Just because you think you know a place, don't assume it has nothing new to offer. Here are a few new (and good) reasons to visit, or revisit, some old favorites in the new year.
Lexingtonians are fortunate to live near one of the mid-South's best art museums, but if you plan to visit Louisville's Speed Art Museum before it closes for three years to allow for a $50 million expansion, you'll need to do it before October. (During the renovation, many of the museum's major pieces will be featured in traveling shows at other regional museums.)
A good time to go will be Feb. 3 to May 6, when you can catch the blockbuster exhibition Renoir to Chagall: Paris and the Allure of Color. In addition to Renoir and Chagall, Impressionist and Post-Impressionist artists represented will include Degas, Monet, Pissarro, Cassatt, Matisse, Gauguin and Toulouse-Lautrec.
The exhibition will explore the broad range of subjects that inspired these artists, from ballerinas to beach landscapes.
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As far as museums go, you don't even have to travel to Louisville to get a dose of culture. You can stay in Lexington and do the same, thanks to a pilot program that allows entrance to four of the city's museums — the Lexington History Museum, The Art Museum at the University of Kentucky and two Smithsonian-affiliated institutions, the Headley-Whitney Museum and the International Museum of the Horse — with a $20 museum pass.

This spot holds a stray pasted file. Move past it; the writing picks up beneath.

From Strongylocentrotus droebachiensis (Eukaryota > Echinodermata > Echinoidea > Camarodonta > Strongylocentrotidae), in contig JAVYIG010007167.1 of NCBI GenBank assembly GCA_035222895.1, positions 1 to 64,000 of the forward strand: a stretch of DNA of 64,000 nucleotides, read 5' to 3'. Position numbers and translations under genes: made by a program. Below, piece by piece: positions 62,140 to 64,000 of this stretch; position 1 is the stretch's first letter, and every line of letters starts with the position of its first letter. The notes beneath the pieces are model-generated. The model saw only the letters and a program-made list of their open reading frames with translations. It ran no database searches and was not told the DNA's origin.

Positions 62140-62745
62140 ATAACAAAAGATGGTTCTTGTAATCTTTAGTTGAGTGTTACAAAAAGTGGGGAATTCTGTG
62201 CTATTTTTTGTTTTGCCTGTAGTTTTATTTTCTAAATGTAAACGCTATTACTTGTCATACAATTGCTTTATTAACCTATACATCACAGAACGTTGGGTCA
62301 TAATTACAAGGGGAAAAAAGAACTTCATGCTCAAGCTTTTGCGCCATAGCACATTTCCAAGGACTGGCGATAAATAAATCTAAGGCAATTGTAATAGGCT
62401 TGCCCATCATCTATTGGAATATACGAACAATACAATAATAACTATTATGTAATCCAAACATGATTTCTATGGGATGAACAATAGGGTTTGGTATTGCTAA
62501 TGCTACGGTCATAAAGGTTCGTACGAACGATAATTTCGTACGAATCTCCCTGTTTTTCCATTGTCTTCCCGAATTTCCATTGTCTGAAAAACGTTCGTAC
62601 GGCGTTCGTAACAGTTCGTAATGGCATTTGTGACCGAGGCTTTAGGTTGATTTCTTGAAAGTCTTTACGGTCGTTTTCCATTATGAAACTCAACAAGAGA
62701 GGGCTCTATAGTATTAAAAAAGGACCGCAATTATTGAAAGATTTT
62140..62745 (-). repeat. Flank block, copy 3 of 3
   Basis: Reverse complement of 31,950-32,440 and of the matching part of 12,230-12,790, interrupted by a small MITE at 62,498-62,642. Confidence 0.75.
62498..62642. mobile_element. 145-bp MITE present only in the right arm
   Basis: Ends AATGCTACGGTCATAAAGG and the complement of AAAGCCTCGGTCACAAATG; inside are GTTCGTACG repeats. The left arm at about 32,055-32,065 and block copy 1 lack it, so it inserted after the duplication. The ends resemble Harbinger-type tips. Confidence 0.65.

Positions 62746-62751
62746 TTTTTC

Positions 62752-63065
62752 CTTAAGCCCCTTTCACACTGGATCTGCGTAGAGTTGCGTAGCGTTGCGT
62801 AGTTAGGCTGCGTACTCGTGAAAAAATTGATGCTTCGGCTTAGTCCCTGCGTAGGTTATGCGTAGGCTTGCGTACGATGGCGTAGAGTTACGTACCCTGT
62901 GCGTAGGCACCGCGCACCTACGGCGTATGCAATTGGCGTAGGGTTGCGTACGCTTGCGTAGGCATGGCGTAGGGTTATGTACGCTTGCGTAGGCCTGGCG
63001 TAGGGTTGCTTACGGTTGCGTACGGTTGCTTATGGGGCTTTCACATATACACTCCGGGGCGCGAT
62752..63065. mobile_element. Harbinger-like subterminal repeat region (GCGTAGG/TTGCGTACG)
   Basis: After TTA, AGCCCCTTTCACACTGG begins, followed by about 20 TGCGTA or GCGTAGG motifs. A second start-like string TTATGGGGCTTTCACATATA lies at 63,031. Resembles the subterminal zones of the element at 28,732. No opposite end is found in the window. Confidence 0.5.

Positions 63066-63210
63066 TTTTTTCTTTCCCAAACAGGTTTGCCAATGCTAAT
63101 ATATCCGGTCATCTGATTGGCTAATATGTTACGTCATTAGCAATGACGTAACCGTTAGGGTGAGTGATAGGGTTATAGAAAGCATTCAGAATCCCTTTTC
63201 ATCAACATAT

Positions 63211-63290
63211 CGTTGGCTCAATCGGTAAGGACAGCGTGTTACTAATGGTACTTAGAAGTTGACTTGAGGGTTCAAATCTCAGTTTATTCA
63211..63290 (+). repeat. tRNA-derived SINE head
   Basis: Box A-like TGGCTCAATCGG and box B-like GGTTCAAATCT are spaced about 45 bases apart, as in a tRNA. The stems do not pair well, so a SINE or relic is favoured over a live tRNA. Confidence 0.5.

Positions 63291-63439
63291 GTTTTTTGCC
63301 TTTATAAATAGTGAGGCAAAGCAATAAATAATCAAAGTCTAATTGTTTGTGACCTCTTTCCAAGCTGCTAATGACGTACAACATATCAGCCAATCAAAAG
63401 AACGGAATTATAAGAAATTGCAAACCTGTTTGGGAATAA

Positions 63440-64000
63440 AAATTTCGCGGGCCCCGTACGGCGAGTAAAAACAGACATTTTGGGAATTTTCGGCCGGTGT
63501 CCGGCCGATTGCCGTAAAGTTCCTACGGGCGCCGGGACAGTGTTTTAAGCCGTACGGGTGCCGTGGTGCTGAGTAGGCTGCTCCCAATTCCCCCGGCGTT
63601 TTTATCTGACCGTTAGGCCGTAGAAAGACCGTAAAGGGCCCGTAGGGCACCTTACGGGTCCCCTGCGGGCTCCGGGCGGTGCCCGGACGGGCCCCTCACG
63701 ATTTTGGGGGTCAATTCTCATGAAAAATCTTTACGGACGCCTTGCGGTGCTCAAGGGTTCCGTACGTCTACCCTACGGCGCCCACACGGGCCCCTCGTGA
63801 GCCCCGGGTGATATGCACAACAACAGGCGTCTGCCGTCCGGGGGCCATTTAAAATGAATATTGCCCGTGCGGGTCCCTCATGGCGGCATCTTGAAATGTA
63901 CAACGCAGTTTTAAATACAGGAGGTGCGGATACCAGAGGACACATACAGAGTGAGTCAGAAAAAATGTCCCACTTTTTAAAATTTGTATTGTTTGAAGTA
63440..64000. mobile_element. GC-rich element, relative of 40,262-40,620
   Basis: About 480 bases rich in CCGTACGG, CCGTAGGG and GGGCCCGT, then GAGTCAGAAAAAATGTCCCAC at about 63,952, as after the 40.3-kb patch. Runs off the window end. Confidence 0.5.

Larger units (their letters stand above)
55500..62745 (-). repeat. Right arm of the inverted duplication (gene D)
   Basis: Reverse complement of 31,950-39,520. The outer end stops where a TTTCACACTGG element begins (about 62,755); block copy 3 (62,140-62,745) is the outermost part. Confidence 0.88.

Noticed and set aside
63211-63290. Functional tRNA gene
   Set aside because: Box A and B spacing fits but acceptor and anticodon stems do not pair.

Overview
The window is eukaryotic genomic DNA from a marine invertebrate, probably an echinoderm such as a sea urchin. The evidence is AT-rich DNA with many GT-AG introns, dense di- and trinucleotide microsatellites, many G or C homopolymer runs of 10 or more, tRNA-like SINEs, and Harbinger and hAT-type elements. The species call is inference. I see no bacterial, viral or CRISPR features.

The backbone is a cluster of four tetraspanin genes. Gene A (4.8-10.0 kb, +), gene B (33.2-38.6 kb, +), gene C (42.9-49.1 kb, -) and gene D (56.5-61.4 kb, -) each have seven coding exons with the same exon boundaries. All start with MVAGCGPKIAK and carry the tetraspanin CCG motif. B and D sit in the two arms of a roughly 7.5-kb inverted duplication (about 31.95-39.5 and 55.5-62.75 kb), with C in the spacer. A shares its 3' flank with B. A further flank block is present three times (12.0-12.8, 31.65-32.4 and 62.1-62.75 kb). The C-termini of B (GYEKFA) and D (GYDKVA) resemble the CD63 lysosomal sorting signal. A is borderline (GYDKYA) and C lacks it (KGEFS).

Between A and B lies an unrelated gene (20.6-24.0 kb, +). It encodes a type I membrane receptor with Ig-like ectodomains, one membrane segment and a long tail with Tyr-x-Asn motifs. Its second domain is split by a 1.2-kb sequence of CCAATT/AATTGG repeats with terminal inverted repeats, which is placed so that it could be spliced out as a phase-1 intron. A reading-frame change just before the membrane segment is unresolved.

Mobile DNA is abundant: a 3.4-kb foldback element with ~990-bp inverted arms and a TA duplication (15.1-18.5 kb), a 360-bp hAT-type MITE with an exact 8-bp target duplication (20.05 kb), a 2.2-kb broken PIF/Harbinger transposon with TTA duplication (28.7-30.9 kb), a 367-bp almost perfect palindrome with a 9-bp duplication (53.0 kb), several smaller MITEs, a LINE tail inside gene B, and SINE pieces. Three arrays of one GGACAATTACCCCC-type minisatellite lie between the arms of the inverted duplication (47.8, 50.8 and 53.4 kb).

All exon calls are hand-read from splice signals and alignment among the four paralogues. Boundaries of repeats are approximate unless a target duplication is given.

The pass is available through March, and you can buy it at the Lexington Convention and Visitors Bureau or at any of the participating museums.
About a half-hour drive from Lexington, Danville is fast becoming a go-to destination, thanks to several new restaurants and entertainment venues. It's the town's Community Arts Center, however, that will lure parents and their junior astronauts from Jan. 5 through Feb. 26 with the exhibition Space ... Imagine That!
Developed by the Houston Museum of Natural Science in conjunction with Rice University, the exhibit will feature soaring spaceships, monster storms and raging rivers — all within the family-friendly confines of the center's Discovery Dome.
It's not that far a leap from the future to the past at Shaker Village of Pleasant Hill. As if the picturesque restored community in Mercer County weren't attraction enough, Shaker Village will celebrate the heritage of Kentucky's signature beverage on March 17 with "A Spirited Bourbon Event." A daytime bourbon master class will be followed by a bourbon-inspired dinner that evening, with Mark Williams, executive chef of the Brown-Forman Corp.
Shaker Village appeals not just to bourbon lovers, but to nature lovers, as well. If you fall into the latter category, you'll surely want to sign up for one of the cruises on the Kentucky River on May 5, 12 and 19 to visit a blue heron rookery. The 21/2-hour cruises, departing from Shaker Landing at 10 a.m., will feature a biologist from the Kentucky Department of Fish and Wildlife Resources, and they will offer participants an up-close view of a breeding colony during nesting season.
Come July, the (seven) hills of Cincinnati will be alive with the sound of music as it becomes the first U.S. city to host the World Choir Games, on July 4 to 14. The Queen City is hoping that the "Olympics of choral music" will do for it what the Olympics of equestrian sport (the World Equestrian Games) did for Lexington in 2010.
Over the 10-day games, 400 choirs representing 70 countries will compete in 23 musical categories. It promises to be one of our region's most spectacular events.